Dark Reading is part of the Informa Tech Division of Informa PLC

This site is operated by a business or businesses owned by Informa PLC and all copyright resides with them.Informa PLC's registered office is 5 Howick Place, London SW1P 1WG. Registered in England and Wales. Number 8860726.

Partner Perspectives  Connecting marketers to our tech communities.
6/18/2015
03:40 PM
Ryan Vela
Ryan Vela
Partner Perspectives
Connect Directly
Twitter
RSS
50%
50%

Breach Defense Playbook: Reviewing Your Cybersecurity Program (Part 2)

Cybersecurity requires a combination of people, process, and technology in a coordinated implementation leveraging a defense-in-depth methodology.

As I mentioned in Part 1 of this installment, the goal of reviewing your cybersecurity program is to quantitatively ensure that a secure enterprise network exists within your business environment. To do so, you should perform a gap analysis of your security framework that results in a roadmap for enhancements. The gap analysis will provide insight into areas that need improvements and adjustments, which can be leveraged to develop the cybersecurity roadmap.

Cybersecurity Roadmap

Cybersecurity requires a combination of people, process, and technology in a coordinated implementation leveraging a defense-in-depth methodology. The defense-in-depth methodology includes a cyclical process of Prediction -- Prevention -- Detection -- Response.

Prediction comprises proactive measures to identify attackers, their objectives, and the methods used prior to actual attacks with a goal of improving prevention activities. Prevention is maintaining security network environments with current people, processes, and technology and using timely industry best practices with a goal of providing better detection. Detection is leveraging situational awareness and visibility into key methods to effectively monitor bad practices, attacks, and breaches with a goal of improving incident response capabilities. Response is effective and efficient management to contain, repair, and recover the environment to normal operations with a goal of reducing losses and feeding intelligence for future prediction.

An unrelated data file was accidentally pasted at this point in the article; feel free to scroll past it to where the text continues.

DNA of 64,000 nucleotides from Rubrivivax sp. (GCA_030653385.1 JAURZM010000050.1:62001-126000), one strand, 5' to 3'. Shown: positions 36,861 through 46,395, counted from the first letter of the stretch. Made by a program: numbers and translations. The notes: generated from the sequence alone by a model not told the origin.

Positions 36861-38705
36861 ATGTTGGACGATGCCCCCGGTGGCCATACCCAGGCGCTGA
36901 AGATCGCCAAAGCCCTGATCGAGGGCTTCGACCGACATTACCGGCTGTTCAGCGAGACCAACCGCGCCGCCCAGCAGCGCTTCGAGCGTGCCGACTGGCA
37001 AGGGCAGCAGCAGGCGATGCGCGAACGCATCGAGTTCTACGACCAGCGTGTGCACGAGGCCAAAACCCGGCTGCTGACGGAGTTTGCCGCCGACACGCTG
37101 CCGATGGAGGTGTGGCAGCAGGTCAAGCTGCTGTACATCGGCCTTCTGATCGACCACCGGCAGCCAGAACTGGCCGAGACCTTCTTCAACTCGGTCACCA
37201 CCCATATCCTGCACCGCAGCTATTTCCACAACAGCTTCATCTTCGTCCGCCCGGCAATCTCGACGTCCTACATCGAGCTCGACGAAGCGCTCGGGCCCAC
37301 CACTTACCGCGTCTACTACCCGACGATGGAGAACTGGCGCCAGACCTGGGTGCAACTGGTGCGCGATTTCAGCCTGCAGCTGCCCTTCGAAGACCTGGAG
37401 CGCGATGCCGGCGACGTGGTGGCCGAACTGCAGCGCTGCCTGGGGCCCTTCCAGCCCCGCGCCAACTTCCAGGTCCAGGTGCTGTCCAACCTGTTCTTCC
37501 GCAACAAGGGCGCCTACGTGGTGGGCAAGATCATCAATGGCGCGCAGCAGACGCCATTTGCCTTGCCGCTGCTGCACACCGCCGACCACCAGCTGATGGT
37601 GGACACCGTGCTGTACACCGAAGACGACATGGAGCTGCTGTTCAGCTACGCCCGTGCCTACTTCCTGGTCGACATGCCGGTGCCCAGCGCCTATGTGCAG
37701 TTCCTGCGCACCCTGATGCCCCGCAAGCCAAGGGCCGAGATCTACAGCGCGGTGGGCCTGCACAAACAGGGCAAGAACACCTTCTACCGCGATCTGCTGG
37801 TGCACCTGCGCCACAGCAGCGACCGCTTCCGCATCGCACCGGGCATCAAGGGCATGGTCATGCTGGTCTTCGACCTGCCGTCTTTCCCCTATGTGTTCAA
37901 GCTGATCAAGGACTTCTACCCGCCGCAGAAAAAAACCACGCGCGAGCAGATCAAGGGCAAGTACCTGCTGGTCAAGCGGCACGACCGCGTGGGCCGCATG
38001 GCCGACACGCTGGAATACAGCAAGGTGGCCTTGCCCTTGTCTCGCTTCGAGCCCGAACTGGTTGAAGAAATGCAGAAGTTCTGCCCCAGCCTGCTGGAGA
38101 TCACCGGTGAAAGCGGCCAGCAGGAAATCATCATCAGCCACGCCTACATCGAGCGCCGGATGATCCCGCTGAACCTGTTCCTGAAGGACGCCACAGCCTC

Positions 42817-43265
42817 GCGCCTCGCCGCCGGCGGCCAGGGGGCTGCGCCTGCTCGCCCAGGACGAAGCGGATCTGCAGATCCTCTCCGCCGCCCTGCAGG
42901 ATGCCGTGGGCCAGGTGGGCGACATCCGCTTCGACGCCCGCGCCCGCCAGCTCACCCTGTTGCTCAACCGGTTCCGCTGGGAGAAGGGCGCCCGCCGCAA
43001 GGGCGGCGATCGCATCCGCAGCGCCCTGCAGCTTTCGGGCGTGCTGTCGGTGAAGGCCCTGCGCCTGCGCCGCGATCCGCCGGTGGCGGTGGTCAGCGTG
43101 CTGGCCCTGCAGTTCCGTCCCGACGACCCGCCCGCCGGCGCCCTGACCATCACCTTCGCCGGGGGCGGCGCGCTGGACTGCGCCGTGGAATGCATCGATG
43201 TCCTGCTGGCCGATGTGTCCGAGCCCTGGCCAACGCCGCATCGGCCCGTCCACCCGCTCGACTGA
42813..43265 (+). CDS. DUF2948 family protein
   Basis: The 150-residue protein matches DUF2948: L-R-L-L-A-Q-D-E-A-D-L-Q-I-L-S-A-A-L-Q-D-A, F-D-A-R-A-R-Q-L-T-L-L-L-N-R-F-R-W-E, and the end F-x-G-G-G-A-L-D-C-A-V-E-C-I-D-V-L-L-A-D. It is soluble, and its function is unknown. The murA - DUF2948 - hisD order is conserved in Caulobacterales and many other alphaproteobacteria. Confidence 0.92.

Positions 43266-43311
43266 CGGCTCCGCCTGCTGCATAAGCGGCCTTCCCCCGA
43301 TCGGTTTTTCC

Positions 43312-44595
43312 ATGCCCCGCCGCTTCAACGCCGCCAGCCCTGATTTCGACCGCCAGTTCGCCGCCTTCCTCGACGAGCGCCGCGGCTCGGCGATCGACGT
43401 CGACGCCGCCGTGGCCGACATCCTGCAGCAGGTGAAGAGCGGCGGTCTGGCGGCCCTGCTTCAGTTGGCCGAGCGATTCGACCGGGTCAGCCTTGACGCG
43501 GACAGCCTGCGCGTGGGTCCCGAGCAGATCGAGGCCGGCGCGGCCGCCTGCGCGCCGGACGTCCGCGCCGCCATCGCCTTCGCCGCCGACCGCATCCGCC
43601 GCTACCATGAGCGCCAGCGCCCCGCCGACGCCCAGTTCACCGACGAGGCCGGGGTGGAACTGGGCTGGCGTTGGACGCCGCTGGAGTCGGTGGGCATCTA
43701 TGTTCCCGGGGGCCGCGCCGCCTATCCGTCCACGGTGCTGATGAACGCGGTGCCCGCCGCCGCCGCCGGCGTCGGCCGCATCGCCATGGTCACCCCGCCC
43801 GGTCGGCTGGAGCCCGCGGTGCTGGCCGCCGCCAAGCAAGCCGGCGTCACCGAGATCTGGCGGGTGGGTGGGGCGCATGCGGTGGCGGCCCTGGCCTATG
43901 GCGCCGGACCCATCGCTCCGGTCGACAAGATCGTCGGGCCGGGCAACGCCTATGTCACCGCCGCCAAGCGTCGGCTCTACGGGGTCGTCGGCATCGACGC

All of these processes form a cycle that is made operational with continuous monitoring and analytical awareness.

The defense-in-depth strategy relies on an operational system and is a living organism that requires fuel. That fuel is the security team personnel who continuously tweak and tune the system so that it performs effectively and efficiently. Without fuel, the system will die; money for tools, hardware, and software will be wasted; and your organization will be at risk.

There should be a commitment from the executive leadership of your organization to defending against the clear and present threat presented by today’s advanced attackers. This is achieved with a foundation of solid policies and procedures built upon with assignment of roles and responsibilities, commitment of resources, personnel training, and accountability.

An example of a proven methodology for ensuring the effectiveness of your defense-in-depth strategy is the Plan - Do - Check - Act (PDCA) management method for continuous improvement. Most organizations understand defense-in-depth. Your security program assessment should address all the layers of defense-in-depth with the goal of placing your organization in a good position to quickly defend against future attacks.

Roadmap Report

Your Roadmap Report must provide detailed analysis of your findings, which you will use to facilitate the enhancement of security controls and operational capabilities. The report must summarize your activities and observations and include an actionable list of enhancements; the level of effort required to implement each action; key stakeholders required to implement each action; an estimated timeline with milestones for implementing the actions; and key metrics to evaluate progress and establish a measure of effectiveness of the actions.